192

OverviewTranscribeVersions

Here you can see all page revisions and compare the changes have been made in each revision. Left column shows the page title and transcription in the selected revision, right column shows what have been changed. Unchanged text is highlighted in white, deleted text is highlighted in red, and inserted text is highlighted in green color.

4 revisions
CYT Students at Aug 09, 2018 09:06 AM

192

of their own state. If the children were educated away from the farm, he declared, the real culprit was the common school. In effect, Bassett's remarks were a criticism of the entire state for not showing a proper interest in agricultural education.
Members of the University agricultural staff did their best to convey that farmers who opposed scientific agriculture were cutting their own throats. It was only by scientific management of their farms that they could hope to prosper; the farmer who rejected education had to settle for a lower standard of living and an inadequate income. State leaders and newspaper editors were agree that something must be done to encourage farmers to adopt scientific methods.
What did Chancellor Andrews think of the agricultural problem within the University? No one for certain. H. C. Filley has written that before Andrews came to Lincoln none of the regents had asked his views on agricultural education, but "they felt certain that a man of his mental ability would be quikc to see that a prosperous agriculture was the key to university finances." Not long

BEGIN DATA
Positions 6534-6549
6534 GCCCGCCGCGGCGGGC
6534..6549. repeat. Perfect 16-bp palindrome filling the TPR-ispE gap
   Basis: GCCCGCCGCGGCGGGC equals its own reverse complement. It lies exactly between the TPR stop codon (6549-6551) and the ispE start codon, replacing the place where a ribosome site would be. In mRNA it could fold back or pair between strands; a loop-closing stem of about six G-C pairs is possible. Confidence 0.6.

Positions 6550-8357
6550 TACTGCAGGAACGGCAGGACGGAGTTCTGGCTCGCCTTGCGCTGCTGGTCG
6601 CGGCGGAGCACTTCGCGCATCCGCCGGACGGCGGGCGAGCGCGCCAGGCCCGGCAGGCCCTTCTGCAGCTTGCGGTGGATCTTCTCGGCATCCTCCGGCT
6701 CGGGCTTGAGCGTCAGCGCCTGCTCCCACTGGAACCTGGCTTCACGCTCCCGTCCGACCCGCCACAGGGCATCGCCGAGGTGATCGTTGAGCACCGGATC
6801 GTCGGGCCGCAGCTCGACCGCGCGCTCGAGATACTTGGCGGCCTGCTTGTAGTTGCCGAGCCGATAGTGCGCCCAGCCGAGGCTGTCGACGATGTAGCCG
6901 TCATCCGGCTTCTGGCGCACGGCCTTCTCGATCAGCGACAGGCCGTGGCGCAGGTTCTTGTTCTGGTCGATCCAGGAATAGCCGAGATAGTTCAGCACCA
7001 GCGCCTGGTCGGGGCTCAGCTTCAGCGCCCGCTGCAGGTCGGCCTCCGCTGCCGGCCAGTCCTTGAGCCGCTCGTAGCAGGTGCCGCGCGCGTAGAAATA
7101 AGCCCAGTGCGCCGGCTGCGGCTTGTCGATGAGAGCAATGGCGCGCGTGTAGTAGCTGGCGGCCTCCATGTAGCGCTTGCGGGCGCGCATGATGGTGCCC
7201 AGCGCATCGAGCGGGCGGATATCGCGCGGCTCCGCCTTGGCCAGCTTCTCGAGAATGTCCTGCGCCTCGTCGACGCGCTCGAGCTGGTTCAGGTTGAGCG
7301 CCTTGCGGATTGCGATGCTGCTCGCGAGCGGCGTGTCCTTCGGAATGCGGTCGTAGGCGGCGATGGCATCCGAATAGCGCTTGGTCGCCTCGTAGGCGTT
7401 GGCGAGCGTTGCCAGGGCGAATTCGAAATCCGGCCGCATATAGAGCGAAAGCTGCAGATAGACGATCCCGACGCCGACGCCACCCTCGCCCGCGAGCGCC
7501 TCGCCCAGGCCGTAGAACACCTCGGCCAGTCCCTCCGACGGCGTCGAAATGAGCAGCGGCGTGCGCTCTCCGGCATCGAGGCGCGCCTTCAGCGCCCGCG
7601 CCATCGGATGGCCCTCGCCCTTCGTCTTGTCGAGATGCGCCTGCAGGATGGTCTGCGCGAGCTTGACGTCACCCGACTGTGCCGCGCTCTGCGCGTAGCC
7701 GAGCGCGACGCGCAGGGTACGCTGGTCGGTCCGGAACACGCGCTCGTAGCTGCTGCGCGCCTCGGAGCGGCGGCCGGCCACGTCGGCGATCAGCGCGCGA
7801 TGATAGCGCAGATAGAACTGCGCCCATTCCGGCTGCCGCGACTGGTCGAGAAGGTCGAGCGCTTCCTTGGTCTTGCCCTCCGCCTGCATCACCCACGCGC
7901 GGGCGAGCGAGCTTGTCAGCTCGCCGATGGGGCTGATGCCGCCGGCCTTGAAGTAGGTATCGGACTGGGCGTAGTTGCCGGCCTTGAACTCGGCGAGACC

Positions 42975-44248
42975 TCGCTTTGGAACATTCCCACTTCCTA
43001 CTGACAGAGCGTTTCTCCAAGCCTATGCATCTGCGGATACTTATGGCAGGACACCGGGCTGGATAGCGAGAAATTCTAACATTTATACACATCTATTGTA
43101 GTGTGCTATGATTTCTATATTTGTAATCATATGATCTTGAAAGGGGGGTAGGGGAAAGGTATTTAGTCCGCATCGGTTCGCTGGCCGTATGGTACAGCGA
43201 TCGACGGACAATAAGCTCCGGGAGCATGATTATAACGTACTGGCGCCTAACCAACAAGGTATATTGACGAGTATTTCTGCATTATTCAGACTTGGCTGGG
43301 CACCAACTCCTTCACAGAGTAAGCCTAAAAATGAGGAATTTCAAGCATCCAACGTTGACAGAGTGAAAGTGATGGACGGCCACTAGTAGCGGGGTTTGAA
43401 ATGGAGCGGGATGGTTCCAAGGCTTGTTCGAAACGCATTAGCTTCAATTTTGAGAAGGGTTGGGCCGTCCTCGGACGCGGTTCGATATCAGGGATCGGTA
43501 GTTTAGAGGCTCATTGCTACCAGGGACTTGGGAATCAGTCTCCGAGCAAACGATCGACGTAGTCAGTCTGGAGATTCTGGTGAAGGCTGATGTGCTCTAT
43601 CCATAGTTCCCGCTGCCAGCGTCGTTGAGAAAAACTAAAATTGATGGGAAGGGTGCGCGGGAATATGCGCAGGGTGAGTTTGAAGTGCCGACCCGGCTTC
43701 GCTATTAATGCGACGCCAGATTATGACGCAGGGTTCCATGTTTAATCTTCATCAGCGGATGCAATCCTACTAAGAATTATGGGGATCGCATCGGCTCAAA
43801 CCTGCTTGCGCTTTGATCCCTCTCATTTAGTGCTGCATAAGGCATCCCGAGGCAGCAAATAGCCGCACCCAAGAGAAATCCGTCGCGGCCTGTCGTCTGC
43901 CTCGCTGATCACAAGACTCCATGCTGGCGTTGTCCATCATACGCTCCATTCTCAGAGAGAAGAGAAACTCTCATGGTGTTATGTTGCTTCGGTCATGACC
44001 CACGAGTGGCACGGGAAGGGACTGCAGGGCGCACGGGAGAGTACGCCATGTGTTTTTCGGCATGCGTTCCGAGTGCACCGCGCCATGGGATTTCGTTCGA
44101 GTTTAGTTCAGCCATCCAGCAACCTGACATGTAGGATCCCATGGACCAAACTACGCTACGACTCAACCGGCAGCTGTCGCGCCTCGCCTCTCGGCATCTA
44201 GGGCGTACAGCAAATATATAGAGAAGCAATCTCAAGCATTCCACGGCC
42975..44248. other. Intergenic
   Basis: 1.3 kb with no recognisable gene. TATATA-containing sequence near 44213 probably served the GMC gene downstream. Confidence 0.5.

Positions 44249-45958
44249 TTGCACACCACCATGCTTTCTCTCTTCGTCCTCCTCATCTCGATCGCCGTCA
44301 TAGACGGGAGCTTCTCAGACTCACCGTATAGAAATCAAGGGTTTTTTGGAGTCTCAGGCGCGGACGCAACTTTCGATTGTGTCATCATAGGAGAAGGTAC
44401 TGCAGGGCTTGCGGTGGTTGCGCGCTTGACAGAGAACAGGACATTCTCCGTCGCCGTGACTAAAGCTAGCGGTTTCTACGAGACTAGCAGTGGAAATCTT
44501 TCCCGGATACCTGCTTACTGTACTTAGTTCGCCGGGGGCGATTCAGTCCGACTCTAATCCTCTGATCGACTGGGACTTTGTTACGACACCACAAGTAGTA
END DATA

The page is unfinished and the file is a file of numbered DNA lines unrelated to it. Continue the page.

192

of their own state. If the children were educated away from the farm, he declared, the real culprit was the common school. In effect, Bassett's remarks were a criticism of the entire state for not showing a proper interest in agricultural education.
Members of the University agricultural staff did their best to convey that farmers who opposed scientific agriculture were cutting their own throats. It was only by scientific management of their farms that they could hope to prosper; the farmer who rejected education had to settle for a lower standard of living and an inadequate income. State leaders and newspaper editors were agree that something must be done to encourage farmers to adopt scientific methods.
What did Chancellor Andrews think of the agricultural problem within the University? No one for certain. H. C. Filley has written that before Andrews came to Lincoln none of the regents